- Engage more: Engagement is critical to content marketing, and content aggregation can help you. You’re providing your audience a wealth of information that’s not just about your solution. For example, if you offer patient satisfaction software to hospitals, that’s only one part of what your audience needs as a healthcare tech professional. There are lots of other categories of content that would be useful to them.
- Build customer loyalty: Offering content aggregation is a resource for your buyers. Providing them with this could positively impact their view of your brand and strengthen their loyalty to it.
- Increase revenue: If you expand your audience, you’re likely to encounter buyers that are new to you. This first introduction could lead them to want to know more about your solutions.
How to Create an Aggregator Website
Creating an aggregator website is simple, thanks to technology. You can use platforms to launch your own, or you can use a homegrown system. That could be more costly and delay efforts. If you’d rather use a tool, here are some easy options.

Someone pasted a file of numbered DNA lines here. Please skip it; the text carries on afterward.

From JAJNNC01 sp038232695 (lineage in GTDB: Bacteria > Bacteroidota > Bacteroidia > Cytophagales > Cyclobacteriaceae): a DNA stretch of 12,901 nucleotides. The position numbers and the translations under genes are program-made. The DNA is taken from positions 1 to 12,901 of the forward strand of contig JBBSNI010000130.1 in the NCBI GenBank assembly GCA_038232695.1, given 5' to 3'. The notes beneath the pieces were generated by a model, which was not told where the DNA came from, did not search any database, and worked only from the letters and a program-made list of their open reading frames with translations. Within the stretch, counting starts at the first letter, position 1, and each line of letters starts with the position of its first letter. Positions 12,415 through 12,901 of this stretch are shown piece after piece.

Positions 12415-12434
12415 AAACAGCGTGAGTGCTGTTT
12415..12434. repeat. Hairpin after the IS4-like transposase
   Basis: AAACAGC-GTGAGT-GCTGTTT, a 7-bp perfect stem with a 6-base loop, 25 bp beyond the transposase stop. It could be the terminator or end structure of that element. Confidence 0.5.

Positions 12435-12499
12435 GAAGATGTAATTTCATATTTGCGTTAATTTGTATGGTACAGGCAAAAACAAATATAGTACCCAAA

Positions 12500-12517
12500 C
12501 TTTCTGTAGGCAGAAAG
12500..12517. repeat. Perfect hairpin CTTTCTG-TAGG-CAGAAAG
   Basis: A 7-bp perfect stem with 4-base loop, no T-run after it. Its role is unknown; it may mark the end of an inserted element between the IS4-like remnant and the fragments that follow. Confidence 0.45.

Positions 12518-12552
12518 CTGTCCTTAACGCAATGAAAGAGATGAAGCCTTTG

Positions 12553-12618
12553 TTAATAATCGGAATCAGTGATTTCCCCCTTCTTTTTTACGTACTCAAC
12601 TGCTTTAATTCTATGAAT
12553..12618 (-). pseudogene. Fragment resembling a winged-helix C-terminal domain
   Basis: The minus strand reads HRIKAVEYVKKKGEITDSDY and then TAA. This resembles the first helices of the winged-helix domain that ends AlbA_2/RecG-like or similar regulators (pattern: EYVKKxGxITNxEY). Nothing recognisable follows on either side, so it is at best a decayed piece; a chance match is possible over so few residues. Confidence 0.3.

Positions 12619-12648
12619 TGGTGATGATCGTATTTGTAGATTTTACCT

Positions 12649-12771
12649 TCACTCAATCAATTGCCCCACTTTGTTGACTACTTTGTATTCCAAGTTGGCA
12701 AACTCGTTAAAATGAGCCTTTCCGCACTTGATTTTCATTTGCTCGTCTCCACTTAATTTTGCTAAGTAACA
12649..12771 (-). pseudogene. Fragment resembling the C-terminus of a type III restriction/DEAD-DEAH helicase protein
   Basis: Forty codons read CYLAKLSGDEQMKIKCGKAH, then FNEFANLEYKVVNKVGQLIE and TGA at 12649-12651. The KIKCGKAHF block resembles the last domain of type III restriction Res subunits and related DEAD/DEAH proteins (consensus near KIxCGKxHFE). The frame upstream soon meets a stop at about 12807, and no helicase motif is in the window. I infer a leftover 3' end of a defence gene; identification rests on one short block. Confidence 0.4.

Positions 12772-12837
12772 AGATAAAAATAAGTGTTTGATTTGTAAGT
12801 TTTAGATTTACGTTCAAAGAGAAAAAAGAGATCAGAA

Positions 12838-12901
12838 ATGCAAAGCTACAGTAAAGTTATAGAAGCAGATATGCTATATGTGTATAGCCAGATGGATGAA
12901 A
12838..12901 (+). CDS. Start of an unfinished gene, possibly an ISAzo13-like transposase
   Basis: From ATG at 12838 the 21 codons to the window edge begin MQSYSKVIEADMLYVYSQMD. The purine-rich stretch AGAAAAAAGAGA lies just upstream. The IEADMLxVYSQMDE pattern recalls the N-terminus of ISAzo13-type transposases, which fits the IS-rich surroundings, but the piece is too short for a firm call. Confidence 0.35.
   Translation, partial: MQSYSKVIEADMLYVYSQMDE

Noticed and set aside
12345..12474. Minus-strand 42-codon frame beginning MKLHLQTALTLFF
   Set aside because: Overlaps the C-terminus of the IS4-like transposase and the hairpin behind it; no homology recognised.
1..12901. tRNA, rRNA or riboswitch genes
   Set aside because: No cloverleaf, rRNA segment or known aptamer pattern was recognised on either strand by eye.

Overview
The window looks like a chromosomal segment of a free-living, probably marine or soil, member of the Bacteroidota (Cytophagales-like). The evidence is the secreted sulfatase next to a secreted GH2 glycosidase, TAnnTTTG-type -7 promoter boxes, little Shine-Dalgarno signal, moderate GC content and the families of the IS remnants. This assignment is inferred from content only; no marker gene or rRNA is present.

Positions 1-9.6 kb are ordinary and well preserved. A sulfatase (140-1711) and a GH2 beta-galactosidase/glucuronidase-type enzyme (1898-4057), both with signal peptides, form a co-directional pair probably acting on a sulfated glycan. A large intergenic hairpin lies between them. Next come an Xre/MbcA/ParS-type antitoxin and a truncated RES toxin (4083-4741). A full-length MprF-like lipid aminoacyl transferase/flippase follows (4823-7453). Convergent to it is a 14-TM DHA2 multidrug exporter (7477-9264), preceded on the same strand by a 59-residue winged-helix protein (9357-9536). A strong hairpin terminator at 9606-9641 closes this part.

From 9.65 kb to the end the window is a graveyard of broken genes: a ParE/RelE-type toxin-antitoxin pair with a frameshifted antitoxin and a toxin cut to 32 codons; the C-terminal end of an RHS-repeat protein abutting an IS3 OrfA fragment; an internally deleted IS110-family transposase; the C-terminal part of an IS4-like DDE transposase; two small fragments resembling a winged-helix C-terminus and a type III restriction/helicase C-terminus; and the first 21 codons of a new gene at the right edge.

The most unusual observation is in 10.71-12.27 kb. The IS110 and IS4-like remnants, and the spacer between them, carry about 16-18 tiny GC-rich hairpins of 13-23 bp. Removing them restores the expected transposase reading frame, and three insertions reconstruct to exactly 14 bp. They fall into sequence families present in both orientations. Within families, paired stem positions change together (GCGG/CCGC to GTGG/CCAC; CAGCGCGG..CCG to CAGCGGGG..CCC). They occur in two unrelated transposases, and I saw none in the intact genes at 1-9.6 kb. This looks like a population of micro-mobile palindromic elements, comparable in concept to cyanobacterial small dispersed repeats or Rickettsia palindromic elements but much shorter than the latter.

- Free and paid options
- Specific to social media feeds and supports almost all the players
- Features advanced filtering with rule blocking on types of content or sources
- Brandable and open API
- Hashtag friendly
- Analytics and reporting functionality
Check out the video below to see how it works.
- Publish or embed on any website
- RSS feed powered
- Free and paid plans
- Search, filter, and automation features
- Capabilities to send out aggregated newsletters to subscribers
See how it works in the tutorial below.
- Focuses on user-generated content (USG)
- Can aggregate images, videos, and comments from social media sites
- Customizable and configurable
- Has features to ensure correct permissions for republishing content
- Analytics and reporting
- Paid versions only.
Watch the video below for a preview of functionality.
Should You Launch a Content Aggregation Website?
A content aggregation site can deliver benefits for your brand and audience. It’s fairly easy to implement with the right technology, a plus for busy enterprise content teams. It’s always something you can test out, and you can easily measure its impact. It could deliver more traffic to your website and conversions.